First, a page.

3. The author’s material easily fits into a platform we already have in place, like one of our nonfiction imprints.

In most cases, we are looking for authors who are building steady platforms of their own.

We want to see a blog with a lot of regular, repeat traffic. The number of “unique” visitors is not as important as is the number of “repeat” visitors. The blog should also be relevant to the author’s work. Novelists should post short stories.

The author should also participate in social media. We look at the size of the followers on Twitter, the number of fans on Facebook, and the number of friends on MySpace, as well as the intensity and authenticity of the discussions.

The author should have an electronic newsletter and a print newsletter. The number of regular subscribers to this newsletter is important. The size of the author’s mailing list is important, too, and we look at how she built it.

Basically, it all boils down to how the author attracts a fan base, and how she communicates with her fans.

If the author seems promising, we move on to an author interview and try to assess a number of factors:

  • Can the author write prolifically? We want an author to be able to produce two to four novels a year, regularly, a pace that unnerves many new authors.
  • Can the author accept writing assignments? If the author is not an assignment writer, can she write on the same subject or with the same characters and setting for many years?
  • Does the author blog regularly? Is she capable of producing a wealth of material that is always fresh, or is the blog merely a revolving advertisement? If the author is a novelist, can she supply short stories to feed to her fans between novels?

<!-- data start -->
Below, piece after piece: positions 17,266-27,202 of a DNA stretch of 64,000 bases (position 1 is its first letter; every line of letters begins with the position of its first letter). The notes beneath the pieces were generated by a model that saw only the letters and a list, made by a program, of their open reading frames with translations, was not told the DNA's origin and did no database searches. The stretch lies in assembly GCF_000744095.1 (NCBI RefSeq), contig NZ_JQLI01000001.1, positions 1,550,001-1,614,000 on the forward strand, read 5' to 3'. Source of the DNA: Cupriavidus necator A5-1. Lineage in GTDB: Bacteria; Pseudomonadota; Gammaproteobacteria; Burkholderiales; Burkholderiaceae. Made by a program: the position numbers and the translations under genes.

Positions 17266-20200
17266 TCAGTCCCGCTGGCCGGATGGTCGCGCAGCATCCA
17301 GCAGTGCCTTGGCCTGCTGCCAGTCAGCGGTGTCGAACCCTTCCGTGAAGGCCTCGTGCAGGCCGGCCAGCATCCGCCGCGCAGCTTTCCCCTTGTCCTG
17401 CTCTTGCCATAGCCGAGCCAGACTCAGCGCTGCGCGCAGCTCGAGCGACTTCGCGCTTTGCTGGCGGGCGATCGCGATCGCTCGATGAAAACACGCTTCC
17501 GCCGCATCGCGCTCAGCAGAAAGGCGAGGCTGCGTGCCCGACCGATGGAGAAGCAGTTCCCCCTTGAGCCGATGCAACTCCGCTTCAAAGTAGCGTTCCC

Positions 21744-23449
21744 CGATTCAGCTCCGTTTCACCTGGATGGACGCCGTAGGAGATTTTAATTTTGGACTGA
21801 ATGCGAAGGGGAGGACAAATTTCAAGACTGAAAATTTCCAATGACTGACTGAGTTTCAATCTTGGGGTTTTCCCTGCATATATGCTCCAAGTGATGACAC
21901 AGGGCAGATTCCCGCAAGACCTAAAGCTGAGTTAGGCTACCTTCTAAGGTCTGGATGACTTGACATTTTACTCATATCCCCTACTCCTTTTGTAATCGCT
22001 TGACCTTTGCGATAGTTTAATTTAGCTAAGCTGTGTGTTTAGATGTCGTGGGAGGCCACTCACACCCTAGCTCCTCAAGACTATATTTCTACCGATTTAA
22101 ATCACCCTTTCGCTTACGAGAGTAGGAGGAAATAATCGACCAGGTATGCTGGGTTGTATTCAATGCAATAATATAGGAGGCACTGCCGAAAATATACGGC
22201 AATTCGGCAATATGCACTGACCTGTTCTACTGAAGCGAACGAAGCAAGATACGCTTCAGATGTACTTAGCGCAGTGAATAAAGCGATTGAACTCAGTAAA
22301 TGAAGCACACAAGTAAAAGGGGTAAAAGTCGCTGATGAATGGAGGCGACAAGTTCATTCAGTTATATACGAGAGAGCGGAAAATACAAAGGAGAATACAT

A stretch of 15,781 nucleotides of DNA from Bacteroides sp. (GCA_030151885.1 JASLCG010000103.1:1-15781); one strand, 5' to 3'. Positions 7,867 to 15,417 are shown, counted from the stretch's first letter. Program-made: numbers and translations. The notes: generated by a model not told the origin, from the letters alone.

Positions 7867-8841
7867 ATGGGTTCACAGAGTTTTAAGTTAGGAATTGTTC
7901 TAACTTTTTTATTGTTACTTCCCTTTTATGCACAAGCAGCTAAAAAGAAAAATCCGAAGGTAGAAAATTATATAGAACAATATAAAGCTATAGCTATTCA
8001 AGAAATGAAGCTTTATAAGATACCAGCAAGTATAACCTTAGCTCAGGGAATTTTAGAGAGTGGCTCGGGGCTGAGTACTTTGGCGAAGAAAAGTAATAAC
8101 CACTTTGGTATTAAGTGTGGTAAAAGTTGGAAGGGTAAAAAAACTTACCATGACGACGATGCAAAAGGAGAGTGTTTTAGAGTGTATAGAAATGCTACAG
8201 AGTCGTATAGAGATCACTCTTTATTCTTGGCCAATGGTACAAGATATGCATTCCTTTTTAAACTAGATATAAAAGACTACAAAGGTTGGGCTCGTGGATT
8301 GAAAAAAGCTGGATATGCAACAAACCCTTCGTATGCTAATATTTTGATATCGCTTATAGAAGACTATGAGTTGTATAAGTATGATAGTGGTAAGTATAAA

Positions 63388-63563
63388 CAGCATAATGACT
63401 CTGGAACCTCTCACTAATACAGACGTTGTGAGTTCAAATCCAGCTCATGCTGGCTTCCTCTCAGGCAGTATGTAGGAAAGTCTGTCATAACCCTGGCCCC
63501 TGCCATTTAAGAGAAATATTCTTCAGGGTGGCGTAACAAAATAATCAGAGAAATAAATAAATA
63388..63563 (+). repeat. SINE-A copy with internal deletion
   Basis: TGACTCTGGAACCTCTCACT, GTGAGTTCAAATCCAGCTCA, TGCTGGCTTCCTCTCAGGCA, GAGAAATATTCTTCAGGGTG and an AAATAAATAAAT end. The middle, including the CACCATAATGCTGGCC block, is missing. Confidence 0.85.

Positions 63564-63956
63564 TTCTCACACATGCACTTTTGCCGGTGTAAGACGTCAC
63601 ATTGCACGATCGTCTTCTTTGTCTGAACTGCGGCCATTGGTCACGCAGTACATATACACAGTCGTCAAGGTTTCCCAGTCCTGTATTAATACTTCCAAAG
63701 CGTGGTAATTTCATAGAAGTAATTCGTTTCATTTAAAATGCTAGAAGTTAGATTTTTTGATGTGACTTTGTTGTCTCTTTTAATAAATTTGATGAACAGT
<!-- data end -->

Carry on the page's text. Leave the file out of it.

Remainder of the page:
• Is the author prone to miss a deadline? Ever? This is a vital concern.

Once all of these questions are resolved, only then do we ask for the complete manuscript. We often find 5-10 lay readers who volunteer to review the manuscript, and if their reviews are positive, an editor reads it. If the editor likes it, we perform a marketing analysis, and if all is well, we make an offer on the book. 

Where Does Flying Pen Press Find Authors? 

Flying Pen Press editors actively seek out authors. Our primary hunting ground is any gathering of authors. This includes writers conferences, genre-specific conventions, and writers association meetings. We also turn to social media. I am on Twitter most every day, looking for new authors and stating my immediate wishes subjects and story ideas.

Of course, email continues to be the busiest channel for reaching us. We look at proposals and queries, but it is a longer process because there is a delay in communication, and our email is so full of spam and frivolous submissions.

Do not even think about mailing a manuscript. A simple query letter is fine, but a manuscript by regular post tells us that the writer clashes with the electronic world that is publishing.

Sometimes, our Net surfing allows us to find an author’s platform without any previous contact. At those times, we will often initiate the contact with the author. 

About David A. Rozansky and Flying Pen Press 

David A. Rozansky is a writer with 23 years experience in journalism, public relations writing, magazine publishing, and book publishing. He has more than one million words published. He founded Flying Pen Press as a writer-centric publishing company that uses new rules for the new century.

David A. Rozansky receives emails at Publisher@FlyingPenPress.com. He can be reached directly at 303-375-0499. His Twitter account is @DavidRozansky

Flying Pen Press is located at 5491 E. Jewell Ave., Denver, CO 80222. The company website is FlyingPenPress.com.

Query letters and book proposals can be submitted to Flying Pen Press by email at Submissions@FlyingPenPress.com. Include the word “Submission” in the subject line.

All Flying Pen Press titles are available wherever great books are sold. 

Acknowledgments